Two paintings are better than one right? And three are better than two? Well no. But with the popularity of collages lately, I’m finding that I get more and more commission requests for two, three or more paintings in a series.
Now when it comes to art history, diptychs and triptychs are nothing new. It’s not some super popular fad from Pinterest or anything. In fact if you have ever taken an Art History class you will remember many famous painters of the 15th and 16th centuries like Rogier van der Weyden’s “Crucifixion” Triptych (video below) or Hans Memling’s “Last Judgement” as main examples on a final exam.
While they have heavy social context and religious iconography, today’s more common “home decor” diptychs and triptychs are simpler continuations of the painting on two or more canvases. (See Target, aisle 6B)
Some may have similar colors to tie the paintings together or some share horizon lines. I personally like the continuation of the strokes, so when I’m painting two paintings at once, I go ahead and attach them side by side on my easel. That way as I’m applying the color there is no disconnect, like you are looking out a window.
When I was still working in Sioux Falls many moons ago, I had a duh moment where I was so sick of looking at bare walls in my cubicle that I ran to the craft store, bought two canvases, three colors and one brush. Over a lunch hour of about 15 minutes I had my artwork up. It wasn’t anything special, abstract horizontal strokes with a 2 inch brush. Literally caking the paint on. At that point, I don’t think I had touched a brush in over four years and I just had to paint. SOMETHING. So it was kind of therapeutic and a little pathetic since it made me realize I hadn’t created any art for so long.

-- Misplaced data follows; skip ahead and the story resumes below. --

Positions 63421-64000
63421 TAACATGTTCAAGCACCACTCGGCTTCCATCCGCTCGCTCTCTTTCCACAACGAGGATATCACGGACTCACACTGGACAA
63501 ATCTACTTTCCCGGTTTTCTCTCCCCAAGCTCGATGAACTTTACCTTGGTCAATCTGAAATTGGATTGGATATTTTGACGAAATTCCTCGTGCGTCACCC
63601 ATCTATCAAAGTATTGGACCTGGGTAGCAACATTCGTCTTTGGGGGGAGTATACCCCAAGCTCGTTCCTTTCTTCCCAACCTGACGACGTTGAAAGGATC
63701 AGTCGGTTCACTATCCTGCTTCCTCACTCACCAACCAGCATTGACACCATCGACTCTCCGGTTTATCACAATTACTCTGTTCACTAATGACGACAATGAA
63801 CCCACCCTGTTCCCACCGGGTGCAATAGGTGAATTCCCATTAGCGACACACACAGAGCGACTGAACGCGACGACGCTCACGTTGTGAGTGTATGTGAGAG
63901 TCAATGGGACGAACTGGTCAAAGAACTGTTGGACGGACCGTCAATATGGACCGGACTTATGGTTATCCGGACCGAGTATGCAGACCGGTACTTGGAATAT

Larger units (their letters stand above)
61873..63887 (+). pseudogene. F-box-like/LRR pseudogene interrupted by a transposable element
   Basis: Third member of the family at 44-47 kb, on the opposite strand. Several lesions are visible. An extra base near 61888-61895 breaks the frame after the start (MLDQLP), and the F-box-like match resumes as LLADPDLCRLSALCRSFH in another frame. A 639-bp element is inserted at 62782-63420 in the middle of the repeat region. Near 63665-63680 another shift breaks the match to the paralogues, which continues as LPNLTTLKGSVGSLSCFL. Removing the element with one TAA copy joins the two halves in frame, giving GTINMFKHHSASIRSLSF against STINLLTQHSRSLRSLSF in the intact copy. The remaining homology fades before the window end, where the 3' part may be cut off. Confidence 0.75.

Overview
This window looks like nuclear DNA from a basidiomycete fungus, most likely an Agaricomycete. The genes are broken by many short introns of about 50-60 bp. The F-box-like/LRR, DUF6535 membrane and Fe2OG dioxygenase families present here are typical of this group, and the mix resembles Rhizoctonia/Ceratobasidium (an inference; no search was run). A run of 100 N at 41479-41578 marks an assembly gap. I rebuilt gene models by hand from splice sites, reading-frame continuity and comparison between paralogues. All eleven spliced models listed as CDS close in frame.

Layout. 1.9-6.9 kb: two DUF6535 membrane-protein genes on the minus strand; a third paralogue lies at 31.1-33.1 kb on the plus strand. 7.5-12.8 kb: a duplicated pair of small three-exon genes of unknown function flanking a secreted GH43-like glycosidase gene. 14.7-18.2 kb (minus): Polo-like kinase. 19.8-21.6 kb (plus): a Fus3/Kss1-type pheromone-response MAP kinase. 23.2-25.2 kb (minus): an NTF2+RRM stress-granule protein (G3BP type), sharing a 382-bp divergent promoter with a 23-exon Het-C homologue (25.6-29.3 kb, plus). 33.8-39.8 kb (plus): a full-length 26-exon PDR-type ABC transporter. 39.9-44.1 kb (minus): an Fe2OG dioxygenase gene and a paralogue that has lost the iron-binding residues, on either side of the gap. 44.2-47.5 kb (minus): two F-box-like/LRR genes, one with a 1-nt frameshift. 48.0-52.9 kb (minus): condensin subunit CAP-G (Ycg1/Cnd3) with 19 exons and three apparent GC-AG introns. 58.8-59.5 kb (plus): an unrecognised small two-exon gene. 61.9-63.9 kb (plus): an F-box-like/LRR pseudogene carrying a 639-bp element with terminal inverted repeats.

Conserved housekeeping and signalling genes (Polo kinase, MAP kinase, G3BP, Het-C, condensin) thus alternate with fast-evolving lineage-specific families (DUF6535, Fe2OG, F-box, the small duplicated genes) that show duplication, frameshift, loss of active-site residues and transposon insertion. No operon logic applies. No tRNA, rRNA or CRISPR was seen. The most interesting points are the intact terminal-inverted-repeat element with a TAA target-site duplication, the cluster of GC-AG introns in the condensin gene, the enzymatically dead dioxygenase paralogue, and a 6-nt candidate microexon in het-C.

Well after we moved, those two blue paintings moved from my cubicle in Sioux Falls to my mud room in the new house. At some point I was going to add to them, they aren’t “complete” other than they are dry but time makes fools of us all and there they sat.
I had all but forgot about them, when a client had saw them and loved them. So much so that he wanted to surprise his wife with a commissioned abstract diptych of her own. And it made me recall why I made them in the first place. They weren’t remarkable by any means, just moments of frustration captured in paint. But, he liked the style, so how could I say no. Using gray, blues and greens I created the painting that I’m calling “Horizon”. They took about a month to paint, mostly because you slowly build up layers and layers of color and paint. It was both 2 inch brush, a 1/2 round and palette knife. I used some linseed oil for thinning agent for the lighter white areas but mostly is was full application of raw oil.
Now it looks really simple, but it really wasn’t. Certain colors blend really well to find that balance of warm and cool. Mixing weird hues together can get really muddy really fast. Plus I wanted to have a slight impressionism quality so that you can imagine it as waves or fields or clouds without hitting you over the head with it. The only real thought I had in this is the feeling of looking beyond.
I actually did some testing on two smaller canvases just to get the colors and movement right:
I really like the light and dark contrasts with the green and grays. It feels like you are floating and has a slight horizontal movement to it that is really appealing to me.
I had also played with some colors earlier on another double canvas painting titled “Lilypads”. I blend two ways, one, I completely mix my colors with a palette knife on board or two, I mix directly on the canvas. Below, I’m mixing directly on canvas, above I’m premixing on board. Huge differences in application makes huge differences in style.
While these paintings are not my true impressionistic style, I always think it’s a good idea to try new things and release a little creativity in new ways. It would be a very boring world, if you did the same thing day in and day out. So do something new today! Go forth and be creative!